This is your life (are you who you want to be?)

Posted: February 6, 2012 in Music, Specifically Lupus, Work
Tags: , , , , , , , , , , , , , , , , , , , , , , , , , ,

The regular readers amongst you will notice that I sometimes write factually and some times emotionally. The factual stuff comes when I notice a particular repeating question in a forum or a few tweets/status updates. The emotional is always triggered by something in particular that means something to me. The last week or so has seen some changes to both work and home and so here we are again. I’m writing and you’re reading.

Last week, saw the addition of a guest to out household. My mother in law has “temporarily” moved in with us. I use quotations because the last person who stayed temporarily was living with us for over half a year. This time round it’s a little different though because we also have an additional animal, baggage both physical and emotional, and last time round James hadn’t yet been born. Luckily the dogs are pretty happy with each other although now instead of tripping over one, I’m tripping over two. To be honest, since Kahn passed away I think Tyson is glad of the company.

She snores. LOUDLY! And I never considered it infectious but I’ve just got in from work and it’s like the whole house is about to collapse. Two dogs, my son, my wife and my mother in law are all competing for the loudest snore award. I’m incredibly tempted to make a rosette for one of them to wake up with.

worlds loudest snorerDon’t get me wrong, she’s lovely, but she has a tendency to meddle. For example, we as parents will raise our children how we think is best and not by what other people think we should be doing. However, I am quite happy to say that it doesn’t matter if you claim to have been the mother to six kids, if you still think butter is good for burns and that the rash on the bottom of my foot that has baffled doctors for eight years is athletes foot, then your opinion isn’t worth shit.

I was told by a new Team Leader at work a few weeks back that a job was coming up that needed six people to do and the first person he approached was me *beams with big grin*. He also asked me to take the lead on it and make sure it was being done quickly and accurately with a decent measure of both. This task started on Sunday and the general gist is to rectify certain mistakes that has become common practice and to ensure that stock is not being “written off” as faulty when it could, with minor effort, be cleaned/repaired and put to good stock.

I’m back on the buses. Luckily since I was last using them they have got the timetables sorted, the downside is that I managed to start using them again when they’re striking every other day this week. I took a steady walk with James to nursery (as steady as a three year old will walk so it took about half an hour to travel half a mile) it was really pleasant since I’d allowed for plenty of time so there was no rush. He more or less stayed by my side all the way and held my hand without a fuss as we crossed every road. At one point I chased him, then he chased me and as we passed the construction site for the new supermarket we discussed the finer points of laying foundations.

With plenty of time before the bus I stopped in at subway for lunch only to be disappointed by the worst subway experience ever. They didn’t have my bread, my cheese was only on 2 inches of a footlong, the toaster mildly warmed it, and when the lady leaned over for the meat I wasn’t anticipating the extra ingredient of her boobs in my sandwich, and the lettuce was browning.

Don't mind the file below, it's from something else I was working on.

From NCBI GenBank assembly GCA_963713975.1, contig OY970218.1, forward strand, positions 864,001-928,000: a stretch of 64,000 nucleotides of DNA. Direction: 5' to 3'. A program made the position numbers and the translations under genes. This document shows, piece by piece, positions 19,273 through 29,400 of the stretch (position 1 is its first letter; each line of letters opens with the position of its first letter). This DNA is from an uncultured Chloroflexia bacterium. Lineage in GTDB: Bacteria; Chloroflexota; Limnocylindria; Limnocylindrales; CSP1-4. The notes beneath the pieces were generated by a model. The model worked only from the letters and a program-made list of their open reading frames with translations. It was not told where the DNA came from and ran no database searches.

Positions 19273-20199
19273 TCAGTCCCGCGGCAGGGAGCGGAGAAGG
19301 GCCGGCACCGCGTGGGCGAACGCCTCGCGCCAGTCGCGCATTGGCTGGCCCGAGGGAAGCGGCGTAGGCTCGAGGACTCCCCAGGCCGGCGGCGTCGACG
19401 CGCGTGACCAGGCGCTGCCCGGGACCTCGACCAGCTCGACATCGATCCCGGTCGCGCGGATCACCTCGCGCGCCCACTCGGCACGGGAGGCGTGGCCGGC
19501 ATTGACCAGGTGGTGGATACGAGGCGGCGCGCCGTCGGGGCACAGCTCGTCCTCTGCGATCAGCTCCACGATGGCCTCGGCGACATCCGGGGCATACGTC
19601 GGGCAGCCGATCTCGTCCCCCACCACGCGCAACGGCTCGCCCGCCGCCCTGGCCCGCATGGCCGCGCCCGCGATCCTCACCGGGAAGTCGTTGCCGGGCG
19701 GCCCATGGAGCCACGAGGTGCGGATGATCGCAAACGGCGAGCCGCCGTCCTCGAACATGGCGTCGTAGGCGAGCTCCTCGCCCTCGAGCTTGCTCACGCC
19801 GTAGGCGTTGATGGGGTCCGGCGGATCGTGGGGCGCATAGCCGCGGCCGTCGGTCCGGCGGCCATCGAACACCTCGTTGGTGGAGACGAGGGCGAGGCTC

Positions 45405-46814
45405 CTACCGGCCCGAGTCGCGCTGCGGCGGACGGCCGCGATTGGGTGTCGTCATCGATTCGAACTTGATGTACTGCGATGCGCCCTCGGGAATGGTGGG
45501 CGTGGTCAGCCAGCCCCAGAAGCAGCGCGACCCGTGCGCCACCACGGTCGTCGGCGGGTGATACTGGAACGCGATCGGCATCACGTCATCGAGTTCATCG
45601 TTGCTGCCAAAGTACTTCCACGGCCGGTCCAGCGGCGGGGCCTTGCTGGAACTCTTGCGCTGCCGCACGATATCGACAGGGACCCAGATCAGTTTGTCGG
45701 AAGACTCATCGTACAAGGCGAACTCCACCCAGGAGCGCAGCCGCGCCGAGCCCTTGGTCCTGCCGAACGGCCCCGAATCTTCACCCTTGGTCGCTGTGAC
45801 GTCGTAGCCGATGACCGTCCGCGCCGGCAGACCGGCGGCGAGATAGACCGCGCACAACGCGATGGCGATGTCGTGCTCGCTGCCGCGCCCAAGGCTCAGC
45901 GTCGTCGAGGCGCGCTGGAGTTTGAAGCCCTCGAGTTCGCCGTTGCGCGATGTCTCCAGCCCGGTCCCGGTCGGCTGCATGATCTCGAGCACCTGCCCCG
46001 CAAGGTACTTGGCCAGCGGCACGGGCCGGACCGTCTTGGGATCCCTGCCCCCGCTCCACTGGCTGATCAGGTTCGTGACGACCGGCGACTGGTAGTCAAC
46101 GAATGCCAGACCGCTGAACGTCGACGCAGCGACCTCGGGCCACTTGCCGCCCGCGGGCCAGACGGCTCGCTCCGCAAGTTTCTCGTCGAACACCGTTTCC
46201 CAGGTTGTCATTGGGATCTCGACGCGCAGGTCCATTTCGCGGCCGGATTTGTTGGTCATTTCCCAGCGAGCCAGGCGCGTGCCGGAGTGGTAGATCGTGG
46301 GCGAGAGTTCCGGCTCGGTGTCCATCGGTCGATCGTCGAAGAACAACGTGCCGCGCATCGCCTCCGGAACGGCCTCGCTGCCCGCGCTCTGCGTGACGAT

On the bus I decided to listen to some music that I hadn’t heard for a while…

…the first time I heard this song, I’d never heard of Lupus and as far as I was concerned I still had everything to aim for. I didn’t know who, what or where I wanted to be. It frustrated me but it didn’t really matter.

And now?

I had it on repeat for the whole journey, pondering the lyrics, “This is your life, are you who you want to be? This is your life is it everything you dreamed that it would be when the world was younger and you had everything to lose…”

I could turn around and say the whole lot is completely fucked up and to be honest yes it is, and yet still I can find a deep sense of satisfaction in that no matter how close I came to folding over the last few years I have both overcome and gone on to achieve huge amounts that even “normal” people would not even dream about (and perhaps that many could not even conceive of).

This is my life. I’m not who I want to be, yet. It might not be where I thought that I would be (when the world was younger and I had everything to lose) but I have the determination to overcome and drive forward to each next step and small goal I put in front of me.

What about you?

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Comments
  1. Glad to see someone with a chronic illness trying to live life to the fullest and keeping good ties to families.

    -Megan
    The Chronic Life, blog and forums for people living with a chronic illness

    • Lupoid says:

      I’m very lucky to have a supportive family. I know many have relations that are a little more than sceptical which has lead to some tremendous arguments.

      It probably falls down to the fact I don’t say much and more or less just get on with it and they accept that I have my quirks.
      x

      • Oh yeah, it definitely can. You’d be surprised how your family can get. Personally, I was raked over the coals by my brother for some of the less than fun decisions I had to make- like dropping a semester. He just didn’t get that I had been given no treatment and was finally at the point that I could hardly function.

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